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Different Seasons: Four Novellas Paperback – March 29, 2016
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"Hypnotic." (The New York Times Book Review)
"To find the secret of his success, you have to compare King to Twain and Poe, with a generous dash of Philip Roth and Will Rogers thrown in for popular measure. King’s stories tap the roots of myth buried in all our minds." (Los Angeles Times)
"Buy Different Seasons. I promise you’ll enjoy it… King creates people who are so alive, you can almost sense them." (Minneapolis Star-Tribune)
"The wondrous readability of his work, as well as the instant sense of communication with his characters, are what make King the consummate storyteller that he is." (Houston Chronicle)
"Riveting, irresistible… a zestful delight to read." (Los Angeles Herald Examiner)
"Fast-paced page turners…an unqualified success." (People)
"Clever and triumphant... Stephen King remains a master." (The New York Times)
"Cause for rejoicing." (Washington Post Book World)
"Ok, let’s face it, the man is good…wondrous reading." (Denver Post)
"No demons chortle from the closet, no vampires droll beneath the moon. Instead King’s ragged claws reach from ambush into the wholesome light of daily life--what could be more frightening than that?" (Cosmopolitan)
About the Author
Stephen King is the author of more than fifty books, all of them worldwide bestsellers. His recent work includes Sleeping Beauties (co-written with his son Owen King), End of Watch, the short story collection The Bazaar of Bad Dreams, Finders Keepers, Mr. Mercedes (an Edgar Award winner for Best Novel and now an AT&T Audience Network original television series), Doctor Sleep, and Under the Dome. His novel 11/22/63—a recent Hulu original television series event—was named a top ten book of 2011 by The New York Times Book Review and won the Los Angeles Times Book Prize for Mystery/Thriller as well as the Best Hardcover Book Award from the International Thriller Writers. His epic works The Dark Tower and It are the basis for major motion pictures. He is the recipient of the 2014 National Medal of Arts and the 2003 National Book Foundation Medal for Distinguished Contribution to American Letters. He lives in Bangor, Maine, with his wife, novelist Tabitha King.
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If you have ever watched TV in the last 20 years or so you know at least two of these stories already. The Body is the short story that the great movie Stand by Me that was directed by Rob Reiner was based on. The movie cast was one of epic proportions for a kid like me in 1986, the movie had the likes of Wil Wheaton, River Phoenix, Corey Feldman, Jerry O'Connell, Kiefer Sutherland, and the great Richard Dreyfuss who narrates the movie.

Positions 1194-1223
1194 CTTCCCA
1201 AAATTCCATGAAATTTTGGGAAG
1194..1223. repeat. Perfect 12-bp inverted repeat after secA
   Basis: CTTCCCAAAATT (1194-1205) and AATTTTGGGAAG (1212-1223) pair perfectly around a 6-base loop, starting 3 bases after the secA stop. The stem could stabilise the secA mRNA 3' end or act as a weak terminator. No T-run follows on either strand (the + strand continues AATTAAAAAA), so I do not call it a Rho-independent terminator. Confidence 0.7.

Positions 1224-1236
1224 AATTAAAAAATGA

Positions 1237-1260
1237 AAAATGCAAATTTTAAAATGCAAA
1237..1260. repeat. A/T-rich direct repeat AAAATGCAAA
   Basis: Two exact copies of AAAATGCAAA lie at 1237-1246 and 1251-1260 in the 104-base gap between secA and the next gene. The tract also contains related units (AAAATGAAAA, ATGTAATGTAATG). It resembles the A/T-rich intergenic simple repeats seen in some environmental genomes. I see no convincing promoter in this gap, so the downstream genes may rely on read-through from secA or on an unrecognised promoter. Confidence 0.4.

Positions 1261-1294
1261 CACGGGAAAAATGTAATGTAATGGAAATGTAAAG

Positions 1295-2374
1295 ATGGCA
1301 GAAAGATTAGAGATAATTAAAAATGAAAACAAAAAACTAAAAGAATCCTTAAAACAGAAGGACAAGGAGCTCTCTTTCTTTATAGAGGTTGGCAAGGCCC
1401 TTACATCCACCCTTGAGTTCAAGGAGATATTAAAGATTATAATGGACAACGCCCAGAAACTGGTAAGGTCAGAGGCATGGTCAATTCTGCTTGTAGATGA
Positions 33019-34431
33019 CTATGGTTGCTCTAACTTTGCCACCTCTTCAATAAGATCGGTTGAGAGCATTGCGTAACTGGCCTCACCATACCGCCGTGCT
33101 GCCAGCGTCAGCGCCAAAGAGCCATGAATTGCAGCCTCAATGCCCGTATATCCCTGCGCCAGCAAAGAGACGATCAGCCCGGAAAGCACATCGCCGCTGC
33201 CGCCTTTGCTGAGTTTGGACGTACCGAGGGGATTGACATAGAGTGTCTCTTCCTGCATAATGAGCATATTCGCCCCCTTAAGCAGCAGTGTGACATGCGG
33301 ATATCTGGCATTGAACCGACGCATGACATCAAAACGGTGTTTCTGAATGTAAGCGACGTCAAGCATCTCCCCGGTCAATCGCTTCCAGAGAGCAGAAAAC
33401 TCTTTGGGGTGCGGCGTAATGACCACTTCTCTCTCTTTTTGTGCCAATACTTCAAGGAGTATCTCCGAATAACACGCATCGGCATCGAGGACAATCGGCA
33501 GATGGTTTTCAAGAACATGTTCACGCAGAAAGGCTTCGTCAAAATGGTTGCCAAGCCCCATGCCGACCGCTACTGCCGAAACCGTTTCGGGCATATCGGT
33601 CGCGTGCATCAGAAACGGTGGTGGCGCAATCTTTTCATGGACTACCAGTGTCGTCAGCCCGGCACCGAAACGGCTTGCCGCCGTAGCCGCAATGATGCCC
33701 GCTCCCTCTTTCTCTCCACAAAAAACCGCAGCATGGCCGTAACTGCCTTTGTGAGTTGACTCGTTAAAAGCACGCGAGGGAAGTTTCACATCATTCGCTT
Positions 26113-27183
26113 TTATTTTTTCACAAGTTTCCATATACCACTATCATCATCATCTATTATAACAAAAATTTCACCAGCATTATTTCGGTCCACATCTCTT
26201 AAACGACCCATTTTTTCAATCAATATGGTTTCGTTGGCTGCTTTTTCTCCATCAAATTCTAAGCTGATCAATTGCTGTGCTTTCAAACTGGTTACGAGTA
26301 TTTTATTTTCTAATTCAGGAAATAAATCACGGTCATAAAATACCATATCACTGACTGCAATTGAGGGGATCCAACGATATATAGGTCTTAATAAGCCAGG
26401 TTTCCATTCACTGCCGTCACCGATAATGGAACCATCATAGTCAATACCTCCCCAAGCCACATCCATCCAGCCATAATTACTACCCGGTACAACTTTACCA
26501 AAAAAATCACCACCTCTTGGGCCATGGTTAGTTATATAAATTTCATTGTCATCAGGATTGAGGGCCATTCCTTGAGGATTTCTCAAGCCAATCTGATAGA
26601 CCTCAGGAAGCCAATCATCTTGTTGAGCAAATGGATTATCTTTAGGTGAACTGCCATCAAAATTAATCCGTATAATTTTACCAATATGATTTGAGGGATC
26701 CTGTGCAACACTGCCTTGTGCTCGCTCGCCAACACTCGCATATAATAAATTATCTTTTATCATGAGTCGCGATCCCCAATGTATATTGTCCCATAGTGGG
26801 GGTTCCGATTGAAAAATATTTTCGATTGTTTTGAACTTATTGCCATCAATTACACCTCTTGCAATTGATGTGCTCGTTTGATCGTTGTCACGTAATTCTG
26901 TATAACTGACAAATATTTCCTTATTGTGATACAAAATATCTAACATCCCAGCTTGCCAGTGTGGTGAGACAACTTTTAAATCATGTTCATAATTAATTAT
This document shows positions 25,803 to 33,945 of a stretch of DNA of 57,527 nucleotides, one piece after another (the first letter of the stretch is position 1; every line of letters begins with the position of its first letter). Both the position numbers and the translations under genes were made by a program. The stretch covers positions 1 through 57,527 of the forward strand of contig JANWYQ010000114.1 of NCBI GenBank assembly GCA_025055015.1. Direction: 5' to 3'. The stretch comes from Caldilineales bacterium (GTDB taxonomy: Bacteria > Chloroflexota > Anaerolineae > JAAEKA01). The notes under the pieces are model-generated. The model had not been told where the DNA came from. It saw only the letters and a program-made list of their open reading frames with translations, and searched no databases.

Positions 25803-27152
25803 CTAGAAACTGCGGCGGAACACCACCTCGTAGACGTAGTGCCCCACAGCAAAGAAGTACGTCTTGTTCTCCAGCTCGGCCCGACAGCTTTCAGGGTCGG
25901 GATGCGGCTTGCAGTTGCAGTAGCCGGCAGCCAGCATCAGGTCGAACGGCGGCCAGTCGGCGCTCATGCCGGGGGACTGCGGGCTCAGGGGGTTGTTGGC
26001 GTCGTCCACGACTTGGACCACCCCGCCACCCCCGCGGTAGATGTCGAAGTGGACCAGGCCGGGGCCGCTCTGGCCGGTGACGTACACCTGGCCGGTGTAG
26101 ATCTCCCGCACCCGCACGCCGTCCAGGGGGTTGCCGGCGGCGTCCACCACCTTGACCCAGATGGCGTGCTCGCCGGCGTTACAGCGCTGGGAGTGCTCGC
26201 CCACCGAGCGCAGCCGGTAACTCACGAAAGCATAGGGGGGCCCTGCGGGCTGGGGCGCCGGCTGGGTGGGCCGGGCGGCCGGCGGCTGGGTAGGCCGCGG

The other great story that was turned into a cinema classic is Rita Hayworth and Shawshank Redemption with the movie being obviously The Shawshank Redemption starring the one and only Morgan Freeman and Tim Robbins.
I would recommend buying and reading this book as it has some very good short stories.
Book as advertised, good condition. . Shipped by book rate. .. which for a used book is tolerable
The next novella is Apt Pupil, also developed into a move with the same name (Apt Pupil). The setup involves an all-American teenage boy who befriends a nazi war criminal that is living under an assumed identity in his town. The boy knows full well who he is and seeks him out because he wants to hear every last detail of life in a death camp. It's a grim story, but a compelling one. Both characters are monsters, of course, but their story holds a fascination that is hard to resist.
The Body was adapted to the screen as Stand By Me (Special Edition). I'm afraid I struggled with this story to the point that I couldn't even finish it. I was doing fine with the narration of the boy and his friends but there are lengthy excerpts of a story supposedly written by the main character later in life that form a "story within a story." Unfortunately, the writing style was reminiscent of a very poor hard-boiled detective novel and ultimately I couldn't get through it. There's more than one of these excerpts and it forms a significant percentage of the novella. I won't say that The Body is either good or bad, I'll just suggest that you be prepared for the noir style of the excerpts if you read it.
Finally, the Breathing Method is the shortest story of the lot and the only one not to grace the silver screen. It's somewhat similar to Ghost Story, which is probably why King dedicated it to Peter Straub. It involves a mysterious men's club and the stories they sometimes tell each other. It's not a true horror story, though it is a bit creepy with some suspenseful undertones. Like most King stories, it's the characterization and atmosphere that makes it a pleasure to read.
While I didn't care for The Body, I enjoyed the other three stories and recommend the book to anyone interested in some non-horror fiction from Stephen King. He's a master of creating interesting characters and putting them in stressful situations to bring out their best and worst characteristics and this book is no exception.